Wed. Aug 12th, 2020

Spotter Up

In Depth Tactical Solutions

British Tactical: 5 inch ‘Mad Jack’ Knife Sheath

4 min read

John Malcolm Thorpe Fleming Churchill AKA Mad Jack


It’s easy to understand why this knife sheath by British Tactical is named after Mad Jack.

If you don’t know Fighting Jack Churchill or Mad Jack, look him up. It will be a good read.


I received this knife sheath from British Tactical to use with my SOG SEAL PUP knife. Since receiving the sheath, I’ve switched knives. Lately I have the excellent Casström Lars Fält knife on my belt to use it as a bush-craft knife when out on the field.

Luckily for me (and because I did the research) the Casström knife fits perfectly in the sheath.

Now let’s talk about the sheath itself.

What is it made of?

The pouch itself is made with Cordura and has some Laser cut 500D Laminate on the front and back.


Looking at the cordura sheath, you can see it’s built like a tank! with an extra edge for added durability. Just look at that stitching!


The laser cut laminate MOLLE grid on the front and back correspond to each other. Because of this you can “sandwich” the sheath between your belt and another pouch with ease! On the front, behind where your knife handle would be they attached a vertical piece of laser cut laminate with loop Velcro on the back. This it to attach the Velcro retention, but we’ll talk about that later.



I currently use the front laminate to attach my Hultafors fire steel.

How can you attach the sheath to your gear?

On the back, there is a Molle attachment system that covers 1 MOLLE width and 5 MOLLE height (9 total coverage). So it can be securely attached when using a wide belt or backpack without it taking up a lot of space in width. I have it attached to my SUMO GEAR belt and it’s very secure. At the end of the strap, British Tactical has attached a small strip of plastic that aids in the routing of it.


How is your knife secured?

There are three ways of securing your knife:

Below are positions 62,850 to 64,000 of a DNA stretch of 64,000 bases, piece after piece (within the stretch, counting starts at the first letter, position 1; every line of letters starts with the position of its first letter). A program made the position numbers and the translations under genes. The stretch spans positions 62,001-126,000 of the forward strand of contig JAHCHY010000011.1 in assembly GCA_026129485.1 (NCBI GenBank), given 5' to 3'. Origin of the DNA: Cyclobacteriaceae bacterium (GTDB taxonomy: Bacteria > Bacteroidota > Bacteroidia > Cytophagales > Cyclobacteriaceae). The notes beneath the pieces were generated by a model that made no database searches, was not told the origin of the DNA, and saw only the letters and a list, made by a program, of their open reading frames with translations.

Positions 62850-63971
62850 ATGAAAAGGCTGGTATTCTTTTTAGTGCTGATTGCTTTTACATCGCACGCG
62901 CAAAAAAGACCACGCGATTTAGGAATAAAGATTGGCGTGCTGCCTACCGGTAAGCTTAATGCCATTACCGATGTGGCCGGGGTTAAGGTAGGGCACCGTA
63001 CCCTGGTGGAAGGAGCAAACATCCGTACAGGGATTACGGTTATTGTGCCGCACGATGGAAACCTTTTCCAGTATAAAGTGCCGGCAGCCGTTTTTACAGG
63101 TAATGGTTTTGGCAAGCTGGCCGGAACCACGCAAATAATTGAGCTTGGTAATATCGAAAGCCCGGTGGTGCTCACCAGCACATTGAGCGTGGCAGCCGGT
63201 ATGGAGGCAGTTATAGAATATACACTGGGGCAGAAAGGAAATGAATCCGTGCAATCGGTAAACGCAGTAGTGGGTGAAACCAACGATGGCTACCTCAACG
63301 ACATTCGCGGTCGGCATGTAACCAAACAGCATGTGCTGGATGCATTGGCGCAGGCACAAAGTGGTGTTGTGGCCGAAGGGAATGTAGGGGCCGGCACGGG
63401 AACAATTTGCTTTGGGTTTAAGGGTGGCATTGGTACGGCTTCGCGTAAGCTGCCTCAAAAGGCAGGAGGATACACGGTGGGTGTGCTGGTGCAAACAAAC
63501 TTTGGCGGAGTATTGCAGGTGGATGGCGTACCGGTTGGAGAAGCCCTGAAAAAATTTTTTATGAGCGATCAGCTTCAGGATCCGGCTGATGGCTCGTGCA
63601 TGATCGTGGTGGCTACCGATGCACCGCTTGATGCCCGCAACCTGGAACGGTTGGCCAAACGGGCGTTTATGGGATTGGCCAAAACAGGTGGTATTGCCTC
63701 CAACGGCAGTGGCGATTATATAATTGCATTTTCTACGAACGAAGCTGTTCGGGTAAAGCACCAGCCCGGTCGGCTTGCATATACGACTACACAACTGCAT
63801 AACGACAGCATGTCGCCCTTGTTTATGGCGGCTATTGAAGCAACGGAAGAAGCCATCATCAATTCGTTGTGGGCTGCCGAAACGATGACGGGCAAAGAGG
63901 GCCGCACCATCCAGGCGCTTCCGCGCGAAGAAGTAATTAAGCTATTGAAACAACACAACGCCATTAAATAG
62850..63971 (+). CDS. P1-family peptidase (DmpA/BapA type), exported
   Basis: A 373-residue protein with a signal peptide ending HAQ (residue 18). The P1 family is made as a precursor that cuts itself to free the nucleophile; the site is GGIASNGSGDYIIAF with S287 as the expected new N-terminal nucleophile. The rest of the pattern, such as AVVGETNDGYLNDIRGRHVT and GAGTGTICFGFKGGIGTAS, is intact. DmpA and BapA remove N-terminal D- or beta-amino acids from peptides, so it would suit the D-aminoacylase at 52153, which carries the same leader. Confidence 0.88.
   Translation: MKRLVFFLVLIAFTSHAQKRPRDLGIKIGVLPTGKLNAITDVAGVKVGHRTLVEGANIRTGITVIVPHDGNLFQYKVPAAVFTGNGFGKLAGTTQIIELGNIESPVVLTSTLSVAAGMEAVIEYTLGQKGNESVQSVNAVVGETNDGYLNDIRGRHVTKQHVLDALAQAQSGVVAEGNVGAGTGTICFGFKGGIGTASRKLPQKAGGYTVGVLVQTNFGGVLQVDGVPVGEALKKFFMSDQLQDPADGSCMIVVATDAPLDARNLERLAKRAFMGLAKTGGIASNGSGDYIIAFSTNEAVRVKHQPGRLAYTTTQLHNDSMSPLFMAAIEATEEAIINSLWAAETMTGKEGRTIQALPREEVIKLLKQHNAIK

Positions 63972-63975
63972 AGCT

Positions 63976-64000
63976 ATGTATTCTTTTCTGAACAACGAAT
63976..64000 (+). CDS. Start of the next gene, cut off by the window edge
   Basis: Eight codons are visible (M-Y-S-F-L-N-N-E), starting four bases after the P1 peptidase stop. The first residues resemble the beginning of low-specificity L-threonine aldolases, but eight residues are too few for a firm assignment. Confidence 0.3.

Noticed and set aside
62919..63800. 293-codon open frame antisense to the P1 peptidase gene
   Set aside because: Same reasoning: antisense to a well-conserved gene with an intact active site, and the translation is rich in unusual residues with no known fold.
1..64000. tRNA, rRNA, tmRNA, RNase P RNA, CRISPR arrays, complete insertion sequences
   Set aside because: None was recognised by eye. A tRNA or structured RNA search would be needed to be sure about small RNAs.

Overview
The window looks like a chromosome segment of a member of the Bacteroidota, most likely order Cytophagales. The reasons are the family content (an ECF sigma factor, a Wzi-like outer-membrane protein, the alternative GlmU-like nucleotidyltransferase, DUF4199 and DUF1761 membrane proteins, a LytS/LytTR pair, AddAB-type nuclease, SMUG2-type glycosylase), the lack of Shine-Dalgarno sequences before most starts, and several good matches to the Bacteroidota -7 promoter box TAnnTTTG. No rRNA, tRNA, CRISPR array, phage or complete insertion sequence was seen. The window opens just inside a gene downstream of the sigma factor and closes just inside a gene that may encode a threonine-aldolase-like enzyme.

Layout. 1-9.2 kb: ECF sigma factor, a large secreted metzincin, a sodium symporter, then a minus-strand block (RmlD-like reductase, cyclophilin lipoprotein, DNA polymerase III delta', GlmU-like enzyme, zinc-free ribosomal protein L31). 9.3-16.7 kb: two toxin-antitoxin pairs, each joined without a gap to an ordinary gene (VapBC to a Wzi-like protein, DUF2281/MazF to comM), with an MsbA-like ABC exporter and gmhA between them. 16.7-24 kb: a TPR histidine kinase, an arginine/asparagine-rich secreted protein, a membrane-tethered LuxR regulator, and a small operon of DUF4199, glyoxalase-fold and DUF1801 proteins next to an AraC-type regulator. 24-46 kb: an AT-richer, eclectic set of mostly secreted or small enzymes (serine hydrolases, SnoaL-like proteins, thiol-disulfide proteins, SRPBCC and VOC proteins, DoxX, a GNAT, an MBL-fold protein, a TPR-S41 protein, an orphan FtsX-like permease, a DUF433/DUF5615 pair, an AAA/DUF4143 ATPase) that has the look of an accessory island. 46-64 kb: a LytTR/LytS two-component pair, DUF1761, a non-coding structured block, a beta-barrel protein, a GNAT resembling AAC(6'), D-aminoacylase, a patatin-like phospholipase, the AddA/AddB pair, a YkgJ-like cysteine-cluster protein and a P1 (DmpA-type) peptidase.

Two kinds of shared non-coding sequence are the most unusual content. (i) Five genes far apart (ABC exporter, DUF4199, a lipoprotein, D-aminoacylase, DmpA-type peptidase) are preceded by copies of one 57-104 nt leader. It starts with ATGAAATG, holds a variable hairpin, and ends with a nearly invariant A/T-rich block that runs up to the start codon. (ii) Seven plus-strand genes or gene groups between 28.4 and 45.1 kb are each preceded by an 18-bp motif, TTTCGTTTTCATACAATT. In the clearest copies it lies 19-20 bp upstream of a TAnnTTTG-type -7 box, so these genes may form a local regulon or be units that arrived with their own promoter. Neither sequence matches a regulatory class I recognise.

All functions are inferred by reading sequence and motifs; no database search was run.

1. Velcro strap
  2. Elastic band and tab
  3. Combination of the Velcro strap and the elastic band

I use the combination of the Velcro strap and the elastic band because the Casström knife has a pretty slippery handle, resulting in the elastic band slipping off. But to each it’s own.


Is the cordura enough to protect you and the knife?

Of course not! Because everyone knows that a good knife is a sharp knife! Sharp knives can cut through cordura, so British Tactical has made an HDPE card insert that covers the complete blade. The insert just slips into the sheath and I have never had any issues with it. Having the only “hard part” of the sheath on the bottom also helps with the comfort. Sitting in a vehicle with a knife sheath attached to your belt can be troublesome, but the knife can move out of the way while still being secure!


Some specifications from British Tactical:

Pouch Weight:

  •   68 grams (Without Knife)

Pouch Dimensions:

  • Width – 6cm
  • Height – 25.5cm
  • Depth – 1cm (with card)

Blade Dimensions:

  • Length – 5 inches
  • Width – 1 1/4 inches
  • Hand Guard length – 4 1/2 inches

MOLLE Attachment/Coverage:

  • Attaches to 1 wide by 5 high.
  • Covers 1 wide by 5 high.


I like this sheath. It does what it needs to do and is customizable to your needs for securing the pouch and the knife.

It’s available on the British Tactical website in Multicam, black and of course Coyote Brown for £24.60. They also have 6 and 7 inch version, as well as one specially made for the SA80 bayonet.

I’m now thinking of buying a Multicam one for my outdoor belt.

If you’re looking for a good sheath for military or outdoor use, go check this sheath out!

British Tactical 5 Inch ‘Mad Jack’ Knife Sheath

British Tactical Reviews


IG: @firemissionblog

“Tom is a Belgian JTAC who loves to go shooting, hiking and drop bombs. In his free time he can be found hiking with his two blondes: his fiancée and his labrador. He started his military carreer in 2006 and before qualifying as a JTAC, he was an Artillery Platoon leader.

He has always had an interest in quality gear and wishes to spread his knowledge and interest to others.”

*The views and opinions expressed on this website are solely those of the original authors and contributors. These views and opinions do not necessarily represent those of Spotter Up Magazine, the administrative staff, and/or any/all contributors to this site.